Multi variable calculus, equation tangent to plane question

So i think i may have it right but now sure...please check and help me to see if i got it right thanks!

Question: $$f(x,y) = 1 + x^2 + y^2$$, find vector $$v$$ tangent to plane of graph at $$f(1,1,3)$$.

Answer: $$f(x,y) = 1 + x^2 + y^2$$ and $$g(x,y,z) = 1 + x^2 + y^2 – z$$

$$g(x,y,z) = f(x,y) – z$$

$$0 = f(x,y) – z$$

$$z = f(x,y)$$

$$z = 1 + x^2 + y^2$$

$$z = 1 + 1 + 1$$ (sub in 2 points i know already $$f(1,1,3)$$ for $$x$$ and $$y$$).

$$z = 3$$

$$g(x,y,z) = 1 + x^2 + y^2 – 3z$$

$$g(x,y,z) = 1 + x^2 + y^2 –3z$$

$$\text{grad} g(x,y,z) = 1 + x^2 + y^2 – 3z$$

$$\text{grad} g(x,y,z) = (2x, 2y, –3)$$

$$(x,y,z)\cdot \text{grad} g(1,1,3) = (1,1,3))\cdot \text{grad} g(1,1,3)$$

$$(x,y,z)\cdot (2,2,-3) = (1,1,3))\cdot (2,2,-3)$$

$$2x+ 2y -3z = 2 + 2 – 9$$

$$2x+ 2y -3z = -5$$

$$-3z = -5 - 2x -2y$$

$$3z = 2x + 2y +5$$

Is this right? Thanks!

• You originally start with "g(x,y,z) = f(x,y) – z" which would simplify to $g(x,y,z) = 1 + x^2 + y^2 - z$, but then when you determine $z$ would be $3$ at this point, you add a factor of $3$ in front of $z$ to get "g(x,y,z) = 1 + x2 + y2 – 3z". This is why your $z$ coordinate for the gradient is off by a factor of $3$. – John Omielan Mar 9 at 8:06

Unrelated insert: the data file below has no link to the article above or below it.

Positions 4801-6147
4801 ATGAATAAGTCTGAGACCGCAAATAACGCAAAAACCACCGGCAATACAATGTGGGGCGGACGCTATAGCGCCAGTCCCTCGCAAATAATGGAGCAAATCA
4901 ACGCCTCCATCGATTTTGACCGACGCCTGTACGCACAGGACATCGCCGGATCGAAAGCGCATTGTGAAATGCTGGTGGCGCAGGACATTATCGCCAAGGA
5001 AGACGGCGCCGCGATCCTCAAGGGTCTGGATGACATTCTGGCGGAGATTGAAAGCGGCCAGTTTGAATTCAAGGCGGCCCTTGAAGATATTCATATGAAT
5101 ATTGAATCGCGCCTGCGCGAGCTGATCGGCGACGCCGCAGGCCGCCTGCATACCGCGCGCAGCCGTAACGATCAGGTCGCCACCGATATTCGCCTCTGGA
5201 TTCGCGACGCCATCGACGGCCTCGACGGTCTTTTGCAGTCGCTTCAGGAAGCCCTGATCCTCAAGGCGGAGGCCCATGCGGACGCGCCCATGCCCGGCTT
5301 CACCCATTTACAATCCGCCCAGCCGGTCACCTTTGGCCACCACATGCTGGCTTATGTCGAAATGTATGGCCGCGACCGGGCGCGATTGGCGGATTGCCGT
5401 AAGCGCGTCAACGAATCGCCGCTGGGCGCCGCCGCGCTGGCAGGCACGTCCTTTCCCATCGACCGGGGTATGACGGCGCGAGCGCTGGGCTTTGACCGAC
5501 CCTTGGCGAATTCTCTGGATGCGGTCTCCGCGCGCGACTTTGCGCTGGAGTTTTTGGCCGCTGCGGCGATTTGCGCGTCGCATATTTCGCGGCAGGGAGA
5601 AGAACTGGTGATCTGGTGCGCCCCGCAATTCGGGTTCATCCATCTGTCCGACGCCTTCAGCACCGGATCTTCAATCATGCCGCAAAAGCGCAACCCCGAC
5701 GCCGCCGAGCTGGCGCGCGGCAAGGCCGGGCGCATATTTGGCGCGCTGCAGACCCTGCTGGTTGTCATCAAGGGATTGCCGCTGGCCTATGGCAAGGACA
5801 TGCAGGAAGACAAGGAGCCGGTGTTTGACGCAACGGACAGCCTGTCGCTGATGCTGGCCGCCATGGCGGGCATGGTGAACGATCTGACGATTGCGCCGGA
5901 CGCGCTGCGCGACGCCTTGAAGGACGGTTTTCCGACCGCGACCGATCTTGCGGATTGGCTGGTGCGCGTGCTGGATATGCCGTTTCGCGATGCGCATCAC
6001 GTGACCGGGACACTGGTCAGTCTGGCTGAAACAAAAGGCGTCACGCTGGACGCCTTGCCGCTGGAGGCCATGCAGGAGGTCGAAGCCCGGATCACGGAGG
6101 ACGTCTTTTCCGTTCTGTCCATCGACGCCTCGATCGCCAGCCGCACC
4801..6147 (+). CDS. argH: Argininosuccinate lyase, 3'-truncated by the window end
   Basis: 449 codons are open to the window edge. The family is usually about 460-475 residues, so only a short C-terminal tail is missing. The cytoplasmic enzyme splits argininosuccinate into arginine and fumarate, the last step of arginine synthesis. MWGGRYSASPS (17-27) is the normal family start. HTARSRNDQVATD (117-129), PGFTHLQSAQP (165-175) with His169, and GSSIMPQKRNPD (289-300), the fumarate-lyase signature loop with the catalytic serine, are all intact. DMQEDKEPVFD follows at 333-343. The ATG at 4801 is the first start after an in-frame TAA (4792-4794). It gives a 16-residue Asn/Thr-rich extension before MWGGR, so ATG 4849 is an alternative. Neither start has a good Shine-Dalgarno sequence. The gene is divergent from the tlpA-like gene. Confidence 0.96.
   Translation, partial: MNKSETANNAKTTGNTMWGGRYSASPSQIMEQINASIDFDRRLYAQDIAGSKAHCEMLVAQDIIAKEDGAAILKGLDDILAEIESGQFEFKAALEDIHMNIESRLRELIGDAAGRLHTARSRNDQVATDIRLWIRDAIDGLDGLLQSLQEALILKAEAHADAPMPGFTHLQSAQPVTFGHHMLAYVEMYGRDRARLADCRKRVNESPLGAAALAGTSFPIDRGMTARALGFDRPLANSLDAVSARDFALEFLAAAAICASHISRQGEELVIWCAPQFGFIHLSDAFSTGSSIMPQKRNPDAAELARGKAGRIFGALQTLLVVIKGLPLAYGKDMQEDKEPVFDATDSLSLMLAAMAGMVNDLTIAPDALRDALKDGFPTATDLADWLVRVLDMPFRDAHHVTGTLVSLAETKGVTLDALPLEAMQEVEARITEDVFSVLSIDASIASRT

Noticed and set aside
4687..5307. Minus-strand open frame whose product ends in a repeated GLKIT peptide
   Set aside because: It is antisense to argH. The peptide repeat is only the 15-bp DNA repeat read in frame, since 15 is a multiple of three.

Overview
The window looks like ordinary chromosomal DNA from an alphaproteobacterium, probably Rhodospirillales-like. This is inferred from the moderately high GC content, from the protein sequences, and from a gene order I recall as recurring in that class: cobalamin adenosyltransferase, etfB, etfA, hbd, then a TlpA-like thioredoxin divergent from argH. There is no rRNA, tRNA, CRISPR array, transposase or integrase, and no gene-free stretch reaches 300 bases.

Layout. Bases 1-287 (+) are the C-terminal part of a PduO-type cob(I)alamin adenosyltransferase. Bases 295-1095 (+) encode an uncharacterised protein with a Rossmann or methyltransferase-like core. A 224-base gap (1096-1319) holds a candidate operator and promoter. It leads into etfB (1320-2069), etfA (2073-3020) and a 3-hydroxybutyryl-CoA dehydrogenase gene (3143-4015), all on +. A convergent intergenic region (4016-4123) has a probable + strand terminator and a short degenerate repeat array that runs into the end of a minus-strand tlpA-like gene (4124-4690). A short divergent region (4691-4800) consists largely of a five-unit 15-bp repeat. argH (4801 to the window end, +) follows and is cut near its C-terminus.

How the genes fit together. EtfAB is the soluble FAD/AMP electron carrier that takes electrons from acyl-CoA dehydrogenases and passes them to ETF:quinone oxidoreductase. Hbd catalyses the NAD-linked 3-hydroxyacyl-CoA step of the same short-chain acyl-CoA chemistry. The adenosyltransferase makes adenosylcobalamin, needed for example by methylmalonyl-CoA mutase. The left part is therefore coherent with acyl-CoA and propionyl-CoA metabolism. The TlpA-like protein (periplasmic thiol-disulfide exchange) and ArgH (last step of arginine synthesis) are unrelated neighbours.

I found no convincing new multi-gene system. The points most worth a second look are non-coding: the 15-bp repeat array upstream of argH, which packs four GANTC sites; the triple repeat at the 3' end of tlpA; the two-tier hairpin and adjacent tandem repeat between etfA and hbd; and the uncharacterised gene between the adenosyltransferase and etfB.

No, your gradient is not correct (and, in your statement, $$f(1,1,3)$$ is misleading since $$f$$ is a function of TWO variables).
Let $$f(x,y) = 1 + x^2 + y^2$$ then the gradient of $$g(x,y,z):=f(x,y)-z=1 + x^2 + y^2 – z$$ at $$(1,1,f(1,1))=(1,1,3)$$, is $$\left(\frac{\partial g}{\partial x},\frac{\partial g}{\partial y},\frac{\partial g}{\partial z}\right)_{(1,1,3)}= (2x,2y,-1)_{(1,1,3)}=(2,2,-1).$$ Now choose a vector $${\bf v}$$ such that the scalar product $${\bf v}\cdot (2,2,-1)$$ is zero.
• Yes, the tangent plane at the graph of $f$ at $(1,1,3)$ is $z = 2x + 2y - 1$ (do not use $f(x,y,z)$). – Robert Z Mar 9 at 8:36